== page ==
Bangladesh (#48 on the WWL)
Cricket has been played in South Asia since the 18th century and was later adopted by Bangladesh and other countries as they became politically independent. Bangladesh has been part of the Cricket World Cup since November 2000. Besides the country’s love for cricket, it’s also known for having repressive measures against Christians.
Christians converts that come from a Muslim, Buddhist and Hindu background experience persecution all over Bangladesh. They face the most pressure from family and community members, as well as from extremist groups and religious leaders to reconvert back to their previous faiths. As demands to introduce sharia (Islamic) law increase, believers are monitored regularly and treated with hostility.
Although these five cricket nations may come together in support of their country’s cricket team during the World Cup, when it comes to religious freedom they are divided as authorities, communities and families seek to uphold the country and/or community and family’s main religion. Sadly, it’s not just these countries. Even though freedom of expression and freedom of religion is a right that all humans are entitled to, it’s not the case for many countries around the world. Thankfully, big international gatherings, such as the Cricket World Cup, give us the opportunity to be a voice for so many who don’t have one. May this event be an opportunity for us to look beyond our own country and to speak out about people and nations around the world who face violations of their human rights, lack of religious freedom and extreme persecution like our many brothers and sisters in Christ who endure persecution daily for their faith.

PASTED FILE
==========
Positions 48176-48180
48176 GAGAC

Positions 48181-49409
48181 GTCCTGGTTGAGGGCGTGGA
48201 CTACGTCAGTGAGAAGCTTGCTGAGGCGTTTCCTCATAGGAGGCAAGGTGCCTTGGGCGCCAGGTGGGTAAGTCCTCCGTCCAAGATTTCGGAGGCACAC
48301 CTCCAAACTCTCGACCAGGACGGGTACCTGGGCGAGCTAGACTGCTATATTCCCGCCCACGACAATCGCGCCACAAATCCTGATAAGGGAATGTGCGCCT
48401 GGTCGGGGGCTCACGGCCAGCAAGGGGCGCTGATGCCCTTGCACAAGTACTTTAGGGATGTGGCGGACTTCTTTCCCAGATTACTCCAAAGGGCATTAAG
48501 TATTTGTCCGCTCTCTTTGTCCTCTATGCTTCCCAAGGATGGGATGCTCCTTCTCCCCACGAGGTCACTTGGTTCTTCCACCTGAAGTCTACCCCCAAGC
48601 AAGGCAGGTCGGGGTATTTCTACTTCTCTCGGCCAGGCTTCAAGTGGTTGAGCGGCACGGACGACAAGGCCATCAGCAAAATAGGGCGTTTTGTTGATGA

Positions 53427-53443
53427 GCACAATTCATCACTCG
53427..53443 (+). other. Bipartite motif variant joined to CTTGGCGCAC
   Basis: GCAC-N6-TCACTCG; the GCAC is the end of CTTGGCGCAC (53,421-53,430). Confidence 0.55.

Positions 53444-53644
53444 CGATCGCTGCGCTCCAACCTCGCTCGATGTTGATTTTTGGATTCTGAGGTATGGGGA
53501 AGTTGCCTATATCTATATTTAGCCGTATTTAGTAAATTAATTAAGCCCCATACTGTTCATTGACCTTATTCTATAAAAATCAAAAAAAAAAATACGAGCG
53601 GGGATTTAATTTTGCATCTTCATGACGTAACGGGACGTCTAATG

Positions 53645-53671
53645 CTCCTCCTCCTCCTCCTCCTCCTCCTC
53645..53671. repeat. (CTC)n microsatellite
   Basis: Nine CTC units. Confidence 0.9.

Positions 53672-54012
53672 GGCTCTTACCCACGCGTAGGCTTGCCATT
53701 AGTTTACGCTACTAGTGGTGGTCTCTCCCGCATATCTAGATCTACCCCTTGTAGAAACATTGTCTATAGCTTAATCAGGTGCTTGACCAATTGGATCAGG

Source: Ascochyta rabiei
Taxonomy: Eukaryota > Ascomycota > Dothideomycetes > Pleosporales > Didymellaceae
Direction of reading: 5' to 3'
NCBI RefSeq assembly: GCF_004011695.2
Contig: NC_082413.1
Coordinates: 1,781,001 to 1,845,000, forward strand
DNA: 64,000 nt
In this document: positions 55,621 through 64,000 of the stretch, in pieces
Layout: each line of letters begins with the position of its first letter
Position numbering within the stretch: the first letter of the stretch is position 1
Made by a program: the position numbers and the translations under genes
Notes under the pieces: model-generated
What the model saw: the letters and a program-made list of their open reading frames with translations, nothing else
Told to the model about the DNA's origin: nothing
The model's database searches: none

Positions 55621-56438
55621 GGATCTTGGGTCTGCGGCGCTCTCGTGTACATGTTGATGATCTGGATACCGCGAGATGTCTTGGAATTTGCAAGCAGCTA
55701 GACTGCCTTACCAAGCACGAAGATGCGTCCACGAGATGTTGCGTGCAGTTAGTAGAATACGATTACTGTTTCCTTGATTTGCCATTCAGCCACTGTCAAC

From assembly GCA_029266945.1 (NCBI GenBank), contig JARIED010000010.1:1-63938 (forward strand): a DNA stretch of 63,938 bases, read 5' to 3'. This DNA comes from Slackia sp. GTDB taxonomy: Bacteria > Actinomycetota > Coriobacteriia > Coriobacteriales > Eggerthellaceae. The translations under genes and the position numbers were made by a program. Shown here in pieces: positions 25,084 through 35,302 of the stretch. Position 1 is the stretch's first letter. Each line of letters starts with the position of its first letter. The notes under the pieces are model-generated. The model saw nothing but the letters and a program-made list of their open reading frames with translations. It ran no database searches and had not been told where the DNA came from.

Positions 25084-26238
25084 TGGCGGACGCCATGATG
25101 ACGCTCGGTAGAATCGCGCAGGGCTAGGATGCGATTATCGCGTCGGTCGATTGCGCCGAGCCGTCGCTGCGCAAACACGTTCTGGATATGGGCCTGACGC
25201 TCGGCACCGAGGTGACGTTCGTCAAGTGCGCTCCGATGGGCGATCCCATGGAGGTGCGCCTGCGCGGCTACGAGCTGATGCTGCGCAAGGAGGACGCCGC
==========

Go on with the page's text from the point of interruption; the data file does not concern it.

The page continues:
*The Open Doors World Watch List is compiled each year and ranks the Top 50 countries in the world where Christians face the worst persecution for their faith in Jesus. This list is based on detailed and extensive research, in over 65 countries. Visit www.OpenDoors.org.za for more information.